The markets are starting to feel like Groundhog Day. Almost every month, it's a cadence of employment numbers, CPI, Fed, -- market reacts.
With inflation starting to trend down, even if only slightly, optimism has been making a comeback. That means moving our analogy to another charming rodent. It seems like the Fed is playing whack-a-mole with coordinated statements designed to tamp down expectations for a rate cut anytime soon. The Fed wants to keep asset prices lower to aid in slowing the economy and help it get inflation under control.
Looming over all this is the threat of recession as 2022's rate hikes are felt in the economy. The potential for more hikes – even smaller ones – may be necessary to keep inflation trending down but may also preclude a soft landing.
What is the likely impact on the market? Will we see a recovery in asset prices in 2023? Or will we be mired in a recession? The old saying is that as January goes with markets, so goes the year. But since nothing else has gone according to plan, it is worth it to take a look at the bigger picture.
Clarity Is the Watchword
Volatility in 2022 was largely caused by the policy uncertainty engendered by the Fed. The Fed started out the year with a minimal hike and a plan to telegraph small, incremental increases – the so-called “Fed ratchet” that would allow markets to adjust as rates rose. The invasion of Ukraine, ongoing supply chain disruptions, and a fiercely hot labor market kept upward pressure on inflation, and the Fed was forced to move far higher and much more quickly.
The markets hit bear territory and then bounced around from month to month as economic data, rate increases, and statements from the Fed made headlines.
Fed policy is becoming clearer as a terminal rate comes into sight, which should benefit asset prices. Markets tend to rally as investors have more clarity on the future.
Is a Recession an Endpoint or Bump in the Road to Recovery?
The likelihood of a recession is high, but not a deep one. The economy will likely need to process the 450 basis points of rate hikes we saw in 2022, which means slower growth and higher unemployment. The ongoing strength of the labor market means that even if wage pressure abates and wages continue to come down, the sheer numbers of those with jobs will keep things ticking over enough to compensate for a period of slower growth and push through to a continued recovery.
The National Bureau of Economic Research (NBER) reports that since World War II, the average recession has lasted for ten months. The COVID recession is the shortest, at a mere two months. What will the 2023 recession clock in at? A shallow recession that is over and done during 2023 is certainly possible.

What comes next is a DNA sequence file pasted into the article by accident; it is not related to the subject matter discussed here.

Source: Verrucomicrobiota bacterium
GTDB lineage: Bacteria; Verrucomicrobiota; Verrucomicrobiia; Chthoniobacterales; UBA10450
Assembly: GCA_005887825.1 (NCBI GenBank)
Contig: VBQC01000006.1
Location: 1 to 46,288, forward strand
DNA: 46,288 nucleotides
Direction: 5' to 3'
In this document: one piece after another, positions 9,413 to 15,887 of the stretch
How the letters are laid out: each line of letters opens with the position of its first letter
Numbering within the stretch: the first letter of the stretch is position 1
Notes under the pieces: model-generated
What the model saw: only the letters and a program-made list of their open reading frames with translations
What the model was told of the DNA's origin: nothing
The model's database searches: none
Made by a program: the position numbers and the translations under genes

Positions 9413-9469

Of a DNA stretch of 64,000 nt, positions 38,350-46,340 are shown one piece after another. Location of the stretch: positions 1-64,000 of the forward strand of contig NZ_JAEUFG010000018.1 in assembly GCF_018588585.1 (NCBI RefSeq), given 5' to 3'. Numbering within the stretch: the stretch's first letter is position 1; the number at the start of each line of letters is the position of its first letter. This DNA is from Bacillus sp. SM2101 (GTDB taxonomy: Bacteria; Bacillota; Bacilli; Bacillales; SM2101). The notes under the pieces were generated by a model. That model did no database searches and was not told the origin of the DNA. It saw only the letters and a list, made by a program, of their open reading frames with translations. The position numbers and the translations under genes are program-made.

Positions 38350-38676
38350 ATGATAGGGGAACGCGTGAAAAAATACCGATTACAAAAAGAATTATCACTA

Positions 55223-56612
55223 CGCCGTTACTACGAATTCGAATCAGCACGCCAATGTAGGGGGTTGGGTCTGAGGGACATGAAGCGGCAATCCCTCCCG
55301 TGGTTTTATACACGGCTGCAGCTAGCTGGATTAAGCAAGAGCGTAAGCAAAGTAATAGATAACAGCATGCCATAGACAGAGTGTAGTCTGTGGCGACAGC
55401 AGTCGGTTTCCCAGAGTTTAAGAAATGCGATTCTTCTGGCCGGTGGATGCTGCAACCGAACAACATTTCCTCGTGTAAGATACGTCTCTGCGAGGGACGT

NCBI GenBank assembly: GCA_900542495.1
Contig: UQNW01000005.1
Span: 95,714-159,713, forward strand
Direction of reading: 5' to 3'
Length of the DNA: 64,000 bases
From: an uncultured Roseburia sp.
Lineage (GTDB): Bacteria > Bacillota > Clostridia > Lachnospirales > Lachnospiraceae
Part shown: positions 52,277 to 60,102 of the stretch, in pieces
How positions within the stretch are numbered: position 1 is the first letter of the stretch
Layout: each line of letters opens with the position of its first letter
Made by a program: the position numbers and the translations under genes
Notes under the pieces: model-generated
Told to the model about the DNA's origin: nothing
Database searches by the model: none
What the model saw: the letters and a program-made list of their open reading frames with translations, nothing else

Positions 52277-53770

The Fed continues to reiterate its focus on reducing inflation and is indicating it will not cut rates. However, circumstances change situations. The reality of recession may indeed be enough the Fed to put more trust in a rapidly declining inflation trend and offer up a rate cut.
How Should Investors React?
For investors, attempting to track the Fed tightly or radically shift a portfolio to accommodate an early rally, a potential recession, and then a sustained recovery seems like a bit of a timing challenge. Consider a key stat: Almost 80% of the best days of the S&P 500 Index happened during a bear market or the first two months of a bull market.1
Missing even a few of the best days in the market can cut into return, and with asset values already down, it's important to participate in as much of the recovery as possible.
The Bottom Line
After a volatile 2022, investors are understandably concerned about the direction of markets and the economy. There's clearly more to come in 2023, but clarity will return with inflation falling rapidly and the Fed nearing the end of the rate increase regime. With it, a calmer environment may usher in a sustained recovery. Investing for the long term, and staying the course, are even more meaningful when asset prices have a bit of a hill to climb to get back to where they were. But markets do revert to the mean and increase over time.
- Sources: Ned Davis Research, Morningstar, and Hartford Funds, 2/22.